GTD Notes: Chapter 09 – How to Engage
This is a series of posts with reading notes of the book “Getting Things Done: The Art of Stress-Free Productivity” by David Allen.
Chapter 09 – Engaging: Making the Best Action Choices
This chapter is all about deciding what to do at any given moment. It examines on what was presented in Chapter 02 in terms of the 3 primary frameworks for decision-making:
The Four-Criteria Model for Choosing Actions in the Moment
The Threefold Model for Identifying Daily Work
The Six-Level Model for Reviewing Your Own Work
1. The Four-Criteria Model for Choosing Actions in the Moment
This is about what we have available at the moment and what can we do about it.
I think context is what mostly differentiates GTD from other productivity systems in terms of how to organize our tasks. The principle here is that it’s easier to have lists already sorted out to act on: “what could you possibly do, where you are, with the tools you have?”.
I find this works pretty well to organize the next actions list and avoid looking at a super long list. This is the first criteria to decide what to do next: what do you have available right now?
I mainly use the basic contexts suggested by the book (at home, computer, errands, anywhere, etc.) but we can also be more creative and have lists tailored to how we work. It could be a “quick win” list with actions that are easy to complete, or “surfing the web” or “before trip”.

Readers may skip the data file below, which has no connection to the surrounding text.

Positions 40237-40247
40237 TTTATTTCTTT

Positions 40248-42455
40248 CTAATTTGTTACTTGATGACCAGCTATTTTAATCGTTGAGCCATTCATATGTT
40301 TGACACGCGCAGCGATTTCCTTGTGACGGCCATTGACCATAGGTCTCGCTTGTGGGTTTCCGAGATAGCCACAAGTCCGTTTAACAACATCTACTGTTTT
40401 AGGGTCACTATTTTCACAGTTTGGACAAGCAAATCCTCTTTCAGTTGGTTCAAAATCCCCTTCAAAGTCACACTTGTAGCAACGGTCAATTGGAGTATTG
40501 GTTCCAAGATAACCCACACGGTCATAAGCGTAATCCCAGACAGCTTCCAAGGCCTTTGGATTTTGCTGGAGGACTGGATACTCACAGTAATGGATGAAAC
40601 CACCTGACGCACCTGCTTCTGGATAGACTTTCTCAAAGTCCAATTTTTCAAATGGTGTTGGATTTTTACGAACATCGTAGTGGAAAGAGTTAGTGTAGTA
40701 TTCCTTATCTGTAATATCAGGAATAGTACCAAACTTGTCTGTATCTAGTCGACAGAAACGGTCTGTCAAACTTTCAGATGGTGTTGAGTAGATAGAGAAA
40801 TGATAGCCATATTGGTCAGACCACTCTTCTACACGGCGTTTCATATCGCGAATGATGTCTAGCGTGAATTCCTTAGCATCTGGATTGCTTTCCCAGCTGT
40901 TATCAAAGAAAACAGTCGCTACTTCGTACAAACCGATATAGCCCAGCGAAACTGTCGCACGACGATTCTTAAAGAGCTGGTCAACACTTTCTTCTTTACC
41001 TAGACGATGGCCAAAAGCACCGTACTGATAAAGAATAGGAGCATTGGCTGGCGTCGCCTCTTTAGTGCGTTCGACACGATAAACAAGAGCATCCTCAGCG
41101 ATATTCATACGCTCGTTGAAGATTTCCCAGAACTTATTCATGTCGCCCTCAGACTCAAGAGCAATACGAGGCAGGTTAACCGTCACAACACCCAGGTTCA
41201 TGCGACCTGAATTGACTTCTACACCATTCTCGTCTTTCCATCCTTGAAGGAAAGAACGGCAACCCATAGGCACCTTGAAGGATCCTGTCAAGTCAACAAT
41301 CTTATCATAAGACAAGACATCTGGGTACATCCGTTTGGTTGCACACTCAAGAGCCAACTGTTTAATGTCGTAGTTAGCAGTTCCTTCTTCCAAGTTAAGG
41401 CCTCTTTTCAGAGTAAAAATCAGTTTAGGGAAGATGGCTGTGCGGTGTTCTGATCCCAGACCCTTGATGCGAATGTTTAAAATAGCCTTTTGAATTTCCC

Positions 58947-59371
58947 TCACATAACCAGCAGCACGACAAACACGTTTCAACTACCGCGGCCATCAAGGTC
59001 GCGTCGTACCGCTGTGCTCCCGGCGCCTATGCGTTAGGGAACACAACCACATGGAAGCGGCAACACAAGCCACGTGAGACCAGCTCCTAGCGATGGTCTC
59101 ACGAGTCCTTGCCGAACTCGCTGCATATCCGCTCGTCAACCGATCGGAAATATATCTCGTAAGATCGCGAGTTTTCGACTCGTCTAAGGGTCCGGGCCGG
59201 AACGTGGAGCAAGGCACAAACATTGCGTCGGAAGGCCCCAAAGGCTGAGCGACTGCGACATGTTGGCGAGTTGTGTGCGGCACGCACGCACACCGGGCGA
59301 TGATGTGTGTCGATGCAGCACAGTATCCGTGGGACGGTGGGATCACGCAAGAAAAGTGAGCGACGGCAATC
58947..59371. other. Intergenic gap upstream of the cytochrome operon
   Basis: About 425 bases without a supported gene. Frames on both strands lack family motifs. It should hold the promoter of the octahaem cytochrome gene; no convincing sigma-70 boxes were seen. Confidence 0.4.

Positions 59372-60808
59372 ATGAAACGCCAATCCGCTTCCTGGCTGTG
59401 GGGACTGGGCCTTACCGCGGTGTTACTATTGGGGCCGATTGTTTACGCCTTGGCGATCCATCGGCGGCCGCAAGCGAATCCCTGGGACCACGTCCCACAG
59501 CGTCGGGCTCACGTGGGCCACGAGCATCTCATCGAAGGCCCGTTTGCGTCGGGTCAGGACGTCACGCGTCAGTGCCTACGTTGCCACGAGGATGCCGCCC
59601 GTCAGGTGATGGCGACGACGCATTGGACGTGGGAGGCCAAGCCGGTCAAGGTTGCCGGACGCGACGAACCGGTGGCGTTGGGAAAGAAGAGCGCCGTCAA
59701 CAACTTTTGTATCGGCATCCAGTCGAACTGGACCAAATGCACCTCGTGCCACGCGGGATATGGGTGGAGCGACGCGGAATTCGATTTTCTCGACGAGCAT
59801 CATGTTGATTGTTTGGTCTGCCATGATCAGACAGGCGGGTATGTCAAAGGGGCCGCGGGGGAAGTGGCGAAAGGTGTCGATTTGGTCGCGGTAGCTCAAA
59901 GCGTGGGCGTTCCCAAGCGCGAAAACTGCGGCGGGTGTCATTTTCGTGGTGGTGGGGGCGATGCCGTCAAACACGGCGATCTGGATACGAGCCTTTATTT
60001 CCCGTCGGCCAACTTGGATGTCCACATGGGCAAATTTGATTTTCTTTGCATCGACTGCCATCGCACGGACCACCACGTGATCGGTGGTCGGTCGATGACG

Another important note is that the contexts can change over time, and it’s okay to create new ones and delete old ones. They are very flexible, contexts can be anything that suits the way we want to look at our lists. But it’s also important to keep it simple. If we need to think too much to input something in our systems, we end up not doing it at all.
Another useful criteria is how much time we have available to complete a task. Having a “Quick win” list can be helpful when we have 10 minutes before a meeting. David Allen mentions that sometimes we need to rest from a long and intensive task, and we can “snack” on our action list for those easy wins.
Some apps (like Nirvana) have the option to add the estimated duration of a task. I sometimes add the duration, but at the end of the day I never really filter my tasks using this parameter. I find it better to have a “quick & easy” context (for short actions, up to 10 minutes), and everything else I consider longer tasks.
The suggestion here is to match productive activity with vitality level. Such as having a list of things that require very little mental or creative horsepower, so we can act on them when we are out of energy.
Again, I used to tag the energy level on Nirvana, but I rarely ever filter using this parameter. For me, having the “quick & easy” list is enough.
Priority has to do with deciding what is most important at the moment with the tools, time and energy available. The book mentions that this understanding is easier if we look at the Higher Horizons or the Six-Level Model for Reviewing Work (more on that below).
2. The Threefold Model for Identifying Daily Work
David describes 3 different modes of activities we can be engaged in day to day:
- Doing predefined work